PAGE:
The selection of Donald Trump to the presidency earlier this month left many of us shocked. In addition to his win, the nation overall saw a wave of conservatism overtake it, and Trump will have at his disposal a Congress that will be happy to pass far-right bills for him to sign.
Many are claiming that Trump has earned a presidential mandate. Americans “clearly want real change in the national government,” argues conservative author Jeff Nesbit in TIME Magazine. And Kellyanne Conway, Trump’s campaign manager, also suggests that his win is a mandate.
“He’s been given a mandate,” she says, and “it’s a repudiation of some of the things we've had.”
Both Nesbit and Conway, and everyone else who considers Trump’s victory a mandate, couldn’t be more wrong.
Yes, a significant number of Americans chose Trump as their preferred candidate — we cannot ignore that almost half of the nation preferred his vision for the country. But we also must acknowledge that Hillary Clinton won more votes from the American people than did Donald Trump. Her vote totals will go down as the second-highest ever received by a candidate in history, behind only Barack Obama.
The Electoral College, the archaic and outdated system of selecting our nation’s chief executive, allowed Donald Trump to win the election without getting the most votes. That fact alone makes it very difficult to suggest that he has a mandate from the American people. How could he claim as much when more people voted against him than for him being the president?
Trump and his Republican allies in Congress (even those who are his reluctant allies) need to be frequently reminded of this fact, that more Americans chose the vision offered by Hillary Clinton than by the GOP candidate. And that’s why the demonstrations across the country, where thousands of people have taken to the streets against the outcome of this election, matter so much.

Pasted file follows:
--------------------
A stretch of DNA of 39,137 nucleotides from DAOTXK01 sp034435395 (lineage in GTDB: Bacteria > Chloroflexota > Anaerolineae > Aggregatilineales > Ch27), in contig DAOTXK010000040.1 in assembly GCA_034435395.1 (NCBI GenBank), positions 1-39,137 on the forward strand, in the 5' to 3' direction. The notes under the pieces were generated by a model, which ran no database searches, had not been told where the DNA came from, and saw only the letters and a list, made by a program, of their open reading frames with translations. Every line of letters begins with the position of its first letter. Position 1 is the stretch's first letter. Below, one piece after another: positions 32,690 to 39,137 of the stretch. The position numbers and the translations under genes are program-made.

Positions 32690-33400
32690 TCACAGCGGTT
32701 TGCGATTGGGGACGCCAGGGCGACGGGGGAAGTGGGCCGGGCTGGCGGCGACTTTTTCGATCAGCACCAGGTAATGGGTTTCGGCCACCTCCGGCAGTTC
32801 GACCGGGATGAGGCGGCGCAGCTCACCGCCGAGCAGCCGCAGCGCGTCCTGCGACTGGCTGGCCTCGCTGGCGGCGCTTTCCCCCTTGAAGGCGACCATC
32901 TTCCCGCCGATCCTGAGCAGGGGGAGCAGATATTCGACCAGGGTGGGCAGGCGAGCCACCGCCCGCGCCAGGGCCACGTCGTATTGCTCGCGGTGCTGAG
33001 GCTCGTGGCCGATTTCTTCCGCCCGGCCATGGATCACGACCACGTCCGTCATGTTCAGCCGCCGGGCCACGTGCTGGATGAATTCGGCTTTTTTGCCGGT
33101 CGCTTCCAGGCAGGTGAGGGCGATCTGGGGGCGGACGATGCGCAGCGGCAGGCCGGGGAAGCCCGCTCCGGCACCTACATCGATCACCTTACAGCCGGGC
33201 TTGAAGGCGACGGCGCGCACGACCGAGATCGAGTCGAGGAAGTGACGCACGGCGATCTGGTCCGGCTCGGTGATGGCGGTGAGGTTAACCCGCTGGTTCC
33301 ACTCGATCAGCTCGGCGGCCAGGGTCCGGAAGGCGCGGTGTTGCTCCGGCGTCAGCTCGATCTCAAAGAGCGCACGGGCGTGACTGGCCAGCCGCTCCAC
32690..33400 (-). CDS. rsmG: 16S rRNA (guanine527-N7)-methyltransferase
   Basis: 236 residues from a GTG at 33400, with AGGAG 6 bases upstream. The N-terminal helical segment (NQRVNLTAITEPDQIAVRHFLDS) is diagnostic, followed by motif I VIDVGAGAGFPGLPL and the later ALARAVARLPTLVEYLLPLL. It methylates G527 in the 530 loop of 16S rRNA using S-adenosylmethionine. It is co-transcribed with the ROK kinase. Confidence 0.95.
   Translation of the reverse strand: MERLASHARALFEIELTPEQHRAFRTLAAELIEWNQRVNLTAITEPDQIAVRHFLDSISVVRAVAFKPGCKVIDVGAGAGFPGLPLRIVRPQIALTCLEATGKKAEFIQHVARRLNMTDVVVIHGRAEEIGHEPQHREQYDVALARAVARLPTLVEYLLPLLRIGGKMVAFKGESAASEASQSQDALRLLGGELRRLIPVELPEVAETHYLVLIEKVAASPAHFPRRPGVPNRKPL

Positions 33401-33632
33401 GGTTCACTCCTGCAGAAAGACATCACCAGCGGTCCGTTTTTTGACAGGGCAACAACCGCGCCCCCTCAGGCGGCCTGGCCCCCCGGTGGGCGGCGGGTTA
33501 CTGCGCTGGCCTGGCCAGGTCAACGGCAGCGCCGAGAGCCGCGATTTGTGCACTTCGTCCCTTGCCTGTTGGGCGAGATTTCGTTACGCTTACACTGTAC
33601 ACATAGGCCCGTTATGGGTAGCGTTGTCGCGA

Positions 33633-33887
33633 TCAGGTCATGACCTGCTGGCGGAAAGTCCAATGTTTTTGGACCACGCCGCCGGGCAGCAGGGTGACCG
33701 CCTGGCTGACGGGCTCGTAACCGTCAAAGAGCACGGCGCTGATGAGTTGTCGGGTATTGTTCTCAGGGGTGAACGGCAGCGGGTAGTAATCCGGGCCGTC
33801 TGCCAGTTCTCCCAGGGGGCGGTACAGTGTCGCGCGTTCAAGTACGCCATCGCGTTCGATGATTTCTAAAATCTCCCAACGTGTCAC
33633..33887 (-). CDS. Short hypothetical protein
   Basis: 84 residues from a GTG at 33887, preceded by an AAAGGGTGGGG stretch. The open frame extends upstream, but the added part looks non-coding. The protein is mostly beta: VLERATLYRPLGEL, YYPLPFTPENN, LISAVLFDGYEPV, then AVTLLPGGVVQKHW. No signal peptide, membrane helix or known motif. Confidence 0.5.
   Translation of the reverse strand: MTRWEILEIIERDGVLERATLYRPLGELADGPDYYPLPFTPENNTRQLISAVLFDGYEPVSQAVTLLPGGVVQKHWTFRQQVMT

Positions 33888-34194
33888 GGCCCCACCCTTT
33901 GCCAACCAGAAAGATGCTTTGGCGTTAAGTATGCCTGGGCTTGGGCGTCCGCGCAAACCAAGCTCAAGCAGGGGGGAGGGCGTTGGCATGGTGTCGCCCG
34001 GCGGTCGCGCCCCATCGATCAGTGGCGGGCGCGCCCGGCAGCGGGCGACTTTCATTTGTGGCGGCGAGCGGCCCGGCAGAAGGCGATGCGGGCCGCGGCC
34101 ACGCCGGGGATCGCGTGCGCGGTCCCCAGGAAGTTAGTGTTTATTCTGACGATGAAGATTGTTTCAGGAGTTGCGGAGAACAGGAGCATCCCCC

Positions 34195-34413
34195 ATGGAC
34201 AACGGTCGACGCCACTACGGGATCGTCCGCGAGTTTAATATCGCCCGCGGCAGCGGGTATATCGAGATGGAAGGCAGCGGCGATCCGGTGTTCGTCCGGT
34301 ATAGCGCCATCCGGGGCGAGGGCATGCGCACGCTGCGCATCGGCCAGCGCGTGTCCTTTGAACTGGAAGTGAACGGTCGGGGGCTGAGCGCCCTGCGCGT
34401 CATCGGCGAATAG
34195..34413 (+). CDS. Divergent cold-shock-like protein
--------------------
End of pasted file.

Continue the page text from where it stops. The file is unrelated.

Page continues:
It’s easy for some to scoff at these protests as pointless. The outcome of the election will not be changed because of these individuals, no matter how clever their signage may be. So to a lot of people, these demonstrations aren’t accomplishing much of anything.
But in reality, they do matter. They are symbolic of the discontent that most Americans have with what Donald Trump represents. And they provide visible evidence that contradicts the notion of a mandate for the president-elect.
Trump will be president, and he will have a Republican Congress. But mandates generally mean that huge changes can be undertaken that dramatically alter the way our government works, or what the immediate past has come to represent. In this instance, a mandate would mean a complete scrubbing of the Barack Obama presidency and the past eight years of progress.
The American people don’t want that — the current president remains immensely popular, and most voters preferred a continuation of his policies through what would have been Hillary Clinton’s presidential term in office.
The voices in the streets ring out that message loud and clear for Donald Trump, Paul Ryan, Mitch McConnell, and other Republicans to see and hear. With limited exceptions, these demonstrations have been peaceful, and should continue to remain that way in the days ahead, if they go on longer. It’s my hope that they do go on, peacefully, and that they continue to serve as a reminder to those in power that President-elect Trump has no mandate.
Chris Walker, of Madison, blogs regularly at Political Heat.
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